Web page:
There we come to the heart of the weakness in the Murray and Reuther position. It appears to us as though the campaign was not implemented by any course of action or plan of campaign. Even at the convention, Reuther’s speech can hardly be said to have, been as effective as the arguments he advanced last year on behalf of the General Motors strikers. The figures were clear, the argument unanswerable, the logic demanding action by its very inner drive. And that time it was linked with such a necessary and reasonable demand as Open the Books.

We missed this, the spirit as well as the actual content, in the speeches at the CIO convention. We are. not here dealing with Murray’s fuzzy thinking or reasoning on behalf of the campaign. We accent the campaign as stated by the CIO leaders at its face value. However, to be genuinely meaningful it requires some statement of direction. And that was lacking, except for a declaration that “there is no threat of strike in the offing,” and a feeble protest that the big manufacturers can get away with statements in the public press for which labor leaders would be denounced.

If there is no threat of strike in the offing, just how does President Murray mean to effect his demand? We are not here implying that strikes have to be called immediately. Calling strikes, when, where and how, is the business of the labor leaders and of the rank and file in the unions who judge their own needs. We are not calling strikes in the columns of our paper! But it does seem to us as though the situation calls at least for the “threat” of strikes, unless Murray has some other real surefire way of achieving labor’s demands. Reuther said something about a war chest of $10,000,000 to counteract the well organized and wealthy campaign of the financiers and industrialists. This is hardly a staggering sum for so huge a purpose. If anything, it is modest, for we assume it would be used to unite the strategy of all the CIO unions in an active campaign.

Labor Will Appear as Leader of the People

Commenting on the General Motors strike demand last year, we hailed it as a demand of extreme significance, marking a new stage in the development of the American working class, the sense of which would lead labor to further demands and higher achievements. We took it for our own use and, calling it the GM Program, made it the number one demand in our price-wage program.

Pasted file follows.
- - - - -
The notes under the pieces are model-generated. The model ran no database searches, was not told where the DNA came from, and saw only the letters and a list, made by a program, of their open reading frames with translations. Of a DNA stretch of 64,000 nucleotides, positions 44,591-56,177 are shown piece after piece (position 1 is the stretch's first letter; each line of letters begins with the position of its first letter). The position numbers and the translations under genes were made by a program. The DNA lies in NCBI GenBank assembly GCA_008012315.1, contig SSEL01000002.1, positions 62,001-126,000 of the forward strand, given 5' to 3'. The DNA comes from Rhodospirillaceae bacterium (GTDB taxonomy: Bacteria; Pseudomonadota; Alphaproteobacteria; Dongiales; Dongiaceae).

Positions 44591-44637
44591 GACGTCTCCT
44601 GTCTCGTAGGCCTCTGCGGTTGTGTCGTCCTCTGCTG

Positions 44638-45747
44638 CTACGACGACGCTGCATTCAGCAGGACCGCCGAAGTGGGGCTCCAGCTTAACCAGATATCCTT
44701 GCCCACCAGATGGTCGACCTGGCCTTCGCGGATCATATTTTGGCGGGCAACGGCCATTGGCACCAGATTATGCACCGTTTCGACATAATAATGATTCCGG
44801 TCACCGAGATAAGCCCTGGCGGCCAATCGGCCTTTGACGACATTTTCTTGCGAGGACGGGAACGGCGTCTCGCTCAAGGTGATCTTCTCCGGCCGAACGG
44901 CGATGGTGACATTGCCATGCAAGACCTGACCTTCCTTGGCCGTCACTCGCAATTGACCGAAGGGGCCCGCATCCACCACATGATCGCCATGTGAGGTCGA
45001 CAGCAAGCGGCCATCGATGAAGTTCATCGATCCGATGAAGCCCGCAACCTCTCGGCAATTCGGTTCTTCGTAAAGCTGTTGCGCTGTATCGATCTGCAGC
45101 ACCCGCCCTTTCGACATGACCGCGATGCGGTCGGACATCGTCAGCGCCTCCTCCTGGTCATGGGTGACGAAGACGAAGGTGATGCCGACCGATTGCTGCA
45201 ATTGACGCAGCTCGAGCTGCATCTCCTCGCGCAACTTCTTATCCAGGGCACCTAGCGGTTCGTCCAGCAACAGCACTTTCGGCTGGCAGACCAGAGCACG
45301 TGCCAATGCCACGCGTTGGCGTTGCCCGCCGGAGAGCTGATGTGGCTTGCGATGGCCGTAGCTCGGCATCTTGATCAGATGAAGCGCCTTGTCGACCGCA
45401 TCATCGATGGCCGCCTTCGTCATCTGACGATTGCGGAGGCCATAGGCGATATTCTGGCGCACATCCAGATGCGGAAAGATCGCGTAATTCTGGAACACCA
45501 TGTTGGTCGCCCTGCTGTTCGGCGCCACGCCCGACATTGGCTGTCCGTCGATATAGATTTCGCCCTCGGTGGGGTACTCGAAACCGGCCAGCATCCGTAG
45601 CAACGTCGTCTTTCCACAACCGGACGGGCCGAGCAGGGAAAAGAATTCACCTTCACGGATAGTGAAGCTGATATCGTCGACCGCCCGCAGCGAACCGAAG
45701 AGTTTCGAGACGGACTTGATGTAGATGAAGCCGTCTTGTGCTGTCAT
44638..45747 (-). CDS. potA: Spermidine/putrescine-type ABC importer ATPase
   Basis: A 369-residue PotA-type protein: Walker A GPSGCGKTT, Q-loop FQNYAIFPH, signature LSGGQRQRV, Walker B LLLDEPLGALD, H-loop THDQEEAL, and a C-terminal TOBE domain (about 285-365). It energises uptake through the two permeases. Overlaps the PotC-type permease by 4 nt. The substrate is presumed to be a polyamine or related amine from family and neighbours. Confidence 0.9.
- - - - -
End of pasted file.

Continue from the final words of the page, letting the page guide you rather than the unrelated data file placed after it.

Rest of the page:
By it we understand all such other demands as necessarily flow from it in order for it to be effective – such demands as Open the Books. By its very nature, it invades the prerogatives of capitalist enterprise, for it can only mean that labor demands a voice in the determination of wages, prices and profits. It is a sign of tabor’s maturity, its ability to reorganize society and, in our opinion, leads to more advanced struggles against the machinery and sanctity of monopolist private enterprise.

The importance of the CIO’s statement, if carried through to effective agitation and realization, has broad implications. Among other things, it will reverse the trend of the elections, in which many sections of the lower middle class and farm population moved away from labor to the side of big business. Such a campaign as is now contemplated will demonstrate, as did the GM strike, that labor is the leader of the people as a whole. Standing on the simple demand for a wage increase without permitting a corresponding (and usually it is a greater) increase in prices will be proof that labor speaks for the great mass of people. Thus, behind this demand can be rallied the support of all but those handful of social bankrupt – industrialists, meat monopolists, landlords, etc. – whose class rule actively operates against the welfare of the people.

The consequences of the CIO position, if put into practice, can be far-reaching in changing the American scene and in raising the standard of living of the people. We therefore applaud its decision and look forward to its implementation.